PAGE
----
On several occasions over the past two decades, it has been my honor to meet with high level officials of the MoH and other health leaders. Each time, I was told that China planned to train 1 million family doctors. Each time, it appeared as though little progress had been made since my previous visit. This time however, I was given a more modest projection that the plan is to increase the number of trained GPs from 60,000 to 210,000 by 2015. This time, I came away with a greater sense of commitment to and progress of Family Medicine in China.
Met in China are (front row from l to r)Dr Du (wearing a red top), Chen Xinyu MD MPH, Director Department of Medical Sciences, Technology and Education, MoH, PRC; Prof Roberts; Jin Shengguo PhD, Deputy Director General Department of Medical Sciences, Technology and Education, MoH, PRC; Prof Kushner. In the second row Dr Ding, associate director in the program that Dr Du leads (wearing a white lab coat). The other people in the back rows are medical students from the University of Wisconsin, USA.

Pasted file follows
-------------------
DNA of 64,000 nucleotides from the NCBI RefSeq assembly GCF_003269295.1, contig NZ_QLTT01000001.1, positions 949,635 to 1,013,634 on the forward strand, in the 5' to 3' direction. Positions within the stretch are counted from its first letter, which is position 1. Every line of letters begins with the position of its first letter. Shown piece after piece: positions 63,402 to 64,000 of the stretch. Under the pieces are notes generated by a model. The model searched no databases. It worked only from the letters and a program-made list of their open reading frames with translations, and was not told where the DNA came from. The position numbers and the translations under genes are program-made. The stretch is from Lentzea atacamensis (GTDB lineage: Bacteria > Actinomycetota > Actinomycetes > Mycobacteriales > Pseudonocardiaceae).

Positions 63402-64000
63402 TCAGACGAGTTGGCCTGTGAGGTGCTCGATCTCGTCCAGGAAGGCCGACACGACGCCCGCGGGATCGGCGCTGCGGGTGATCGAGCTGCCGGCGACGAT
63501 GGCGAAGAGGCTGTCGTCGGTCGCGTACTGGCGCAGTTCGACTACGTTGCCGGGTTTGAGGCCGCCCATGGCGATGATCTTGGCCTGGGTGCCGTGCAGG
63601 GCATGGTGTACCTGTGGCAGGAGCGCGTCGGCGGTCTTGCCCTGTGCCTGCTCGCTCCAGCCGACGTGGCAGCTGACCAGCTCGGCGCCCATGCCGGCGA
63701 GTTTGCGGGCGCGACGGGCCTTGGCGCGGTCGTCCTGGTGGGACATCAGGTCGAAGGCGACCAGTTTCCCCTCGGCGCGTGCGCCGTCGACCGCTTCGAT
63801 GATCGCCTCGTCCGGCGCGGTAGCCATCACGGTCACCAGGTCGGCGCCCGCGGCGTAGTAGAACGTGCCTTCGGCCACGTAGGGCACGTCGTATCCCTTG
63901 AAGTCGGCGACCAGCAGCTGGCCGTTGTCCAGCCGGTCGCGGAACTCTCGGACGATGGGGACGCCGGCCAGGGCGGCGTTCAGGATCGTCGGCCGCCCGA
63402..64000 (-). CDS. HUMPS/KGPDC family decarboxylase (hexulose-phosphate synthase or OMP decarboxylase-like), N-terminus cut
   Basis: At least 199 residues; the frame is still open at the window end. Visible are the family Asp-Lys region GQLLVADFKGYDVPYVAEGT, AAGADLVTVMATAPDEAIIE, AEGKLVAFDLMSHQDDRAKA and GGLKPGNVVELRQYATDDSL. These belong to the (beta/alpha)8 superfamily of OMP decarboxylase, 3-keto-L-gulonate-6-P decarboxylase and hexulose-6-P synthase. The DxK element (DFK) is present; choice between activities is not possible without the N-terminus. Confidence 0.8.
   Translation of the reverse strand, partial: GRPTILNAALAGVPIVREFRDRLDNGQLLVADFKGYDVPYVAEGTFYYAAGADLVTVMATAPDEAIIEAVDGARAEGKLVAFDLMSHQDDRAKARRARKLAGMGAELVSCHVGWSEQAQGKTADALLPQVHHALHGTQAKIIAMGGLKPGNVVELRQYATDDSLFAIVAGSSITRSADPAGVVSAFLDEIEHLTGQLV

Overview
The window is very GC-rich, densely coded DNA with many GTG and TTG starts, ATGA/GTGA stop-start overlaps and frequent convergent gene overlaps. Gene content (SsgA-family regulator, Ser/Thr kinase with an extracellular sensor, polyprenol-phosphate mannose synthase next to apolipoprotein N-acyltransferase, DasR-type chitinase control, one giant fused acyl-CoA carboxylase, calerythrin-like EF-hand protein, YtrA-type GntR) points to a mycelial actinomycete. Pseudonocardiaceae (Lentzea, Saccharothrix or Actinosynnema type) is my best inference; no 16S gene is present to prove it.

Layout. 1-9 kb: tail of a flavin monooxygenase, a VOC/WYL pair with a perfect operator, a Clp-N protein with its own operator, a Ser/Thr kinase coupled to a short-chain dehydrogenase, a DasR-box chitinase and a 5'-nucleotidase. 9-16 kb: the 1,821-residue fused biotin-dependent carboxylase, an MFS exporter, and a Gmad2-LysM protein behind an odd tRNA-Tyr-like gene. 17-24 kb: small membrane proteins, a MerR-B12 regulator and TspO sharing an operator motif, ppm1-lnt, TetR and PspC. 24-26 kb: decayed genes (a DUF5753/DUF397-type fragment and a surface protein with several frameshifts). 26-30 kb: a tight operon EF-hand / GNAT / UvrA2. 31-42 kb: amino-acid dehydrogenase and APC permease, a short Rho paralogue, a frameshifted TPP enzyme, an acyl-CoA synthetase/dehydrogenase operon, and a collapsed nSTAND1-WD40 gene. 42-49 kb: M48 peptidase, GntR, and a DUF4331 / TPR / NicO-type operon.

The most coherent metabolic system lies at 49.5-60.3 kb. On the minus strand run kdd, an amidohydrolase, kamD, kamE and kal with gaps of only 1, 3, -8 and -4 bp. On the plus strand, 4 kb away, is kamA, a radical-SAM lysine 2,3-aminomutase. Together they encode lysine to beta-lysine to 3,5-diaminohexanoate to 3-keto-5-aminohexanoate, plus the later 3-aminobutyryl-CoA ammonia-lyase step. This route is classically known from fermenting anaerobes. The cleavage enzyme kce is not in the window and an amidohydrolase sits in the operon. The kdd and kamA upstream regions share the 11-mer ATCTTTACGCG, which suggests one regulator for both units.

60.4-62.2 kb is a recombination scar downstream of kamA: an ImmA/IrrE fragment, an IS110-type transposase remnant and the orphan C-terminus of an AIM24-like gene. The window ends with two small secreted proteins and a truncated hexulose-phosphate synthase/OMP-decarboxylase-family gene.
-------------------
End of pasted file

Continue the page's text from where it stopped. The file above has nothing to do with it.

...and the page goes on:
My fear for China leaders is not that they will think too large, but that they will think too small. I believe that China’s growing wealth and ability to accomplish breathtaking change in a short period of time create a unique moment of opportunity. If they can transform their health system into one built on the principal that every member of Chinese society should have a trusted family doctor providing the most comprehensive services possible, then I believe that they will make a great leap forward to the world’s best health care system.
Professor Richard Roberts
World Organization of Family Doctors